Shadowed in the sweltering heat of the sub-continent, Julian Marx rose before dawn. His guide, Mr. Alana, gently shook him awake from a near sleepless night. “It is time,” the resourceful guide whispered. Their driver had slept in the old Mercedes parked in the sun-burnt driveway. The secluded hostel that the unlikely trio had checked into the day before rests quiescent on the Southern shores of the Palk Straight – a narrow strip of sea separating the great, seething sub-continent from the island of Sri Lanka. Inaudibly to the North – a short swim in shark-infested ocean – reclines graceful India. The Bay of Bengal’s tacit waters sprawl haphazardly in the brusque, rising sun. Veiled away to the West, the cerulean sea incessantly calls from beyond the submerged mirage of mermaids and wooden sea vessels skipping wildly in the lonely ocean.

Yesterday, facing across the glassy water, Julian skipped smooth, ancient stones attempting to reach the Indian shores dancing in heaven’s reflection.

Civil war rages. The Tamil commanders have agreed to let their guerrillas stand down during a brief respite. The cease fire ensues. Julian is awoken for the task at hand and is uncharacteristically at ease. This inviting morning Julian must put into action his plan, and within the next 48 hours of cease fire – when the window of opportunity will close – succeed. On the third day the war will rage again; on the third day Julian Marx, like the spanghew, must fly.

The humid morning air randomly dissolves even the brightest stars in the East; finally, the endless war curfew dissipates like heaven’s Constellations fleeing the day at the beckoning of every new sun. For the next 48 hours the polls will be open, the wives will sweep the dust from the houses, the sons will fetch coconut milk and rice while the daughters care for the children and the husbands wring their hands; their Kalashnikovs closeted deeper than the Emerald Isle’s most precious stones.

In the midst of ongoing civil war politicians and warlords on all sides seek a show of hands in their favor. Their familiar message is a ballot quickly returned so the battles in the field may either continue or disband. Each political party claims the survey in their favor will mean an end to hostilities. The people know this can not be true  – for one party will not win; and as the defeated have sworn the war will continue until the next survey and the next. Fewer and fewer cast their voice in this bloody pond. In this survey most will stay within the safeguard of anonymity – within the relative safety of isolation in the home in the village far far away from the crimson fields covered with the slaughtered bodies of their sons and daughters; strewn with the rain washed blood of their newly inaugurated, most revered ancestors.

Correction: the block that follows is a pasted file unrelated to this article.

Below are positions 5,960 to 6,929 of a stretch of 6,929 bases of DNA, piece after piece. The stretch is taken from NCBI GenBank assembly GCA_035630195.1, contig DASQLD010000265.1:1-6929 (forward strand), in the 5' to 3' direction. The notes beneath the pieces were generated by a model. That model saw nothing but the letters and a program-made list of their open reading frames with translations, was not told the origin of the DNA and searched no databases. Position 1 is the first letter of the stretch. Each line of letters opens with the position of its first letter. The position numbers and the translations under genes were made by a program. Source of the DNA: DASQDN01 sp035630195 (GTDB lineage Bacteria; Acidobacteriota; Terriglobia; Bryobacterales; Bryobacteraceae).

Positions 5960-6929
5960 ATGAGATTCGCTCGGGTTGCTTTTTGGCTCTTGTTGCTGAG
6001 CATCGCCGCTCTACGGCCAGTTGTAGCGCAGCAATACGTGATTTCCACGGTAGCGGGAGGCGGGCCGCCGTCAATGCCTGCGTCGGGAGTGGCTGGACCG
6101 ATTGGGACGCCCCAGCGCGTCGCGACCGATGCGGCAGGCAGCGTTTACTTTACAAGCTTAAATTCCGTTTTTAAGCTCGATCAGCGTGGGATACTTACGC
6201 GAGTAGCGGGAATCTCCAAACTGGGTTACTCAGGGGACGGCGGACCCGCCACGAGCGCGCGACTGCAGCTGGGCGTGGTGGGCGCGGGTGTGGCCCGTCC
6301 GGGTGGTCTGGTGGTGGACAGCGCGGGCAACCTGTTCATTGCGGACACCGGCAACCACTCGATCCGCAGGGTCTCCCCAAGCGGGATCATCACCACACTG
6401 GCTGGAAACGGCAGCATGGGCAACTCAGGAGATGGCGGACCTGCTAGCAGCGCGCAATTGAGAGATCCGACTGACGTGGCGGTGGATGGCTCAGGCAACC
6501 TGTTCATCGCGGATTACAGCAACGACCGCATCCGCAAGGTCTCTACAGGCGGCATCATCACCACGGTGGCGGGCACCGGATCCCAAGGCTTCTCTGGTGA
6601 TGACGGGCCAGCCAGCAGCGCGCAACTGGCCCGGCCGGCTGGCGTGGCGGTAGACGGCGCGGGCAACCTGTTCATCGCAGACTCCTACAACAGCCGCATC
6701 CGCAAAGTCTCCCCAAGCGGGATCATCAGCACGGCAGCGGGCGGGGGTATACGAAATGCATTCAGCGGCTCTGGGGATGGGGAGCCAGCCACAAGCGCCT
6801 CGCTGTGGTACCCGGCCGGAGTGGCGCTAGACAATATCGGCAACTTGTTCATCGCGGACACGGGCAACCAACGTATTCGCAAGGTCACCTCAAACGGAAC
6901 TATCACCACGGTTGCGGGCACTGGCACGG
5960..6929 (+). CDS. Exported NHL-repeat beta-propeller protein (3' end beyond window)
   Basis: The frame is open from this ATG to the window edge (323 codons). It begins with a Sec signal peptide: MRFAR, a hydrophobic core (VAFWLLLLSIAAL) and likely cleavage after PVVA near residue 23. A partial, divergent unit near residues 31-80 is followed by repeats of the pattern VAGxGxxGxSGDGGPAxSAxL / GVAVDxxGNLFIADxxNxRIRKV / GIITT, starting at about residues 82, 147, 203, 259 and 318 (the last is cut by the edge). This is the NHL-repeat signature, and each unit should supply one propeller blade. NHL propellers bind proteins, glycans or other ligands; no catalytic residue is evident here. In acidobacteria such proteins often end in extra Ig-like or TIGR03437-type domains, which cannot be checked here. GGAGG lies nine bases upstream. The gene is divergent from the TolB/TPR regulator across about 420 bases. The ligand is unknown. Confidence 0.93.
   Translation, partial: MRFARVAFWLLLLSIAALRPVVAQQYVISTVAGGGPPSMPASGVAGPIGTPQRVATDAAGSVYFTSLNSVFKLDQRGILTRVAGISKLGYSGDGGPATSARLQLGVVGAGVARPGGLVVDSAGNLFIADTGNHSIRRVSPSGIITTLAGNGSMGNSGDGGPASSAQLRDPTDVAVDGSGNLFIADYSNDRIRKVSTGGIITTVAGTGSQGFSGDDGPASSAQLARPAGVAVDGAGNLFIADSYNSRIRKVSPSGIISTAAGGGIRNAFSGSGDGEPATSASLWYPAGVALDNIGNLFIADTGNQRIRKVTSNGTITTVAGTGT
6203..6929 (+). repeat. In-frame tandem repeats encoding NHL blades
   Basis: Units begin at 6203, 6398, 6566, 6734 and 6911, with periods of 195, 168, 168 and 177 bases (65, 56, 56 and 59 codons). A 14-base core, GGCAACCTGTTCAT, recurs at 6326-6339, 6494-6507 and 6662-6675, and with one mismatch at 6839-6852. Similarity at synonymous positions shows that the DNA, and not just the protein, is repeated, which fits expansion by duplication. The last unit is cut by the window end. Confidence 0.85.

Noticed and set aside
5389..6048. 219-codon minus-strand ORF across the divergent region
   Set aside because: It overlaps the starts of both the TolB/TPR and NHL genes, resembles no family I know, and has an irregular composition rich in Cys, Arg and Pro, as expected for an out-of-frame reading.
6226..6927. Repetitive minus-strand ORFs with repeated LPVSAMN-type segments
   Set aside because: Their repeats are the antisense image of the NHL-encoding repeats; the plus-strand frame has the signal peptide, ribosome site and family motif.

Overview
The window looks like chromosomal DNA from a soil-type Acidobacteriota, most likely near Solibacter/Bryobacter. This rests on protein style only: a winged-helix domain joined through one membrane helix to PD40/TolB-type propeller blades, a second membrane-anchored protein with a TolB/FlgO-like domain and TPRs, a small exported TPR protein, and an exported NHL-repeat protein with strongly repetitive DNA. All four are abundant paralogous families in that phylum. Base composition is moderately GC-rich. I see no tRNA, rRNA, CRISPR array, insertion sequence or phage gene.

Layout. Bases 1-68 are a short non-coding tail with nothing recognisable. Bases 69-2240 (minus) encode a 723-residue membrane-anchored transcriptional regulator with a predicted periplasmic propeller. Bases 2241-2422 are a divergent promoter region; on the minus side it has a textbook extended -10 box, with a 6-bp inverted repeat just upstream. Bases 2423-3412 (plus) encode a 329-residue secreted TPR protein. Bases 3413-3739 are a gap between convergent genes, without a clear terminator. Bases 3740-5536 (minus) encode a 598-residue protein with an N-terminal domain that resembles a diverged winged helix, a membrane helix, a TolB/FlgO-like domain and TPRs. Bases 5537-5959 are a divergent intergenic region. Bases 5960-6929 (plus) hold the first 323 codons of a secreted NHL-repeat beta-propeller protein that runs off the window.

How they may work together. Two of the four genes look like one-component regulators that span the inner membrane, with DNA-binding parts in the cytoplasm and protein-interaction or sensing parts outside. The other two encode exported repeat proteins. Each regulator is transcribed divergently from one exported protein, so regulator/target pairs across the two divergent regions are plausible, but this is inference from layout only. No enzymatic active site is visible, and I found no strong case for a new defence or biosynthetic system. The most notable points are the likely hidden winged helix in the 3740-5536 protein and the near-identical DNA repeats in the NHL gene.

Yesterday Julian swam in the warm ocean indifferent to the teeming immigrant populations of Tamil decent; oblivious to the armies built on the backs of Tamil farmers and laborers; blind to the children and teachers, to the shopkeepers and fieldworkers. This Winter day the peoples and the armies; the housewives and the farmers; the dogs and the cats and the lumbering sacred cows molesting the public roads, and all the wildest and smallest animals deep within the paisley-shaped island’s ancient jungles awoke to an unusually lucid  and quiet morning in the slow Indian sun. All rose to the transiently cool dawn air while the fiery mortars rang out no more. All stood silently in the fields and on the hilltops, stood in the valleys and in the villages and the soldiers fired their rifles no more. The people all hid in the jungles and in their fields no more. The battle cries rang out no more this airy morning in lands far far away.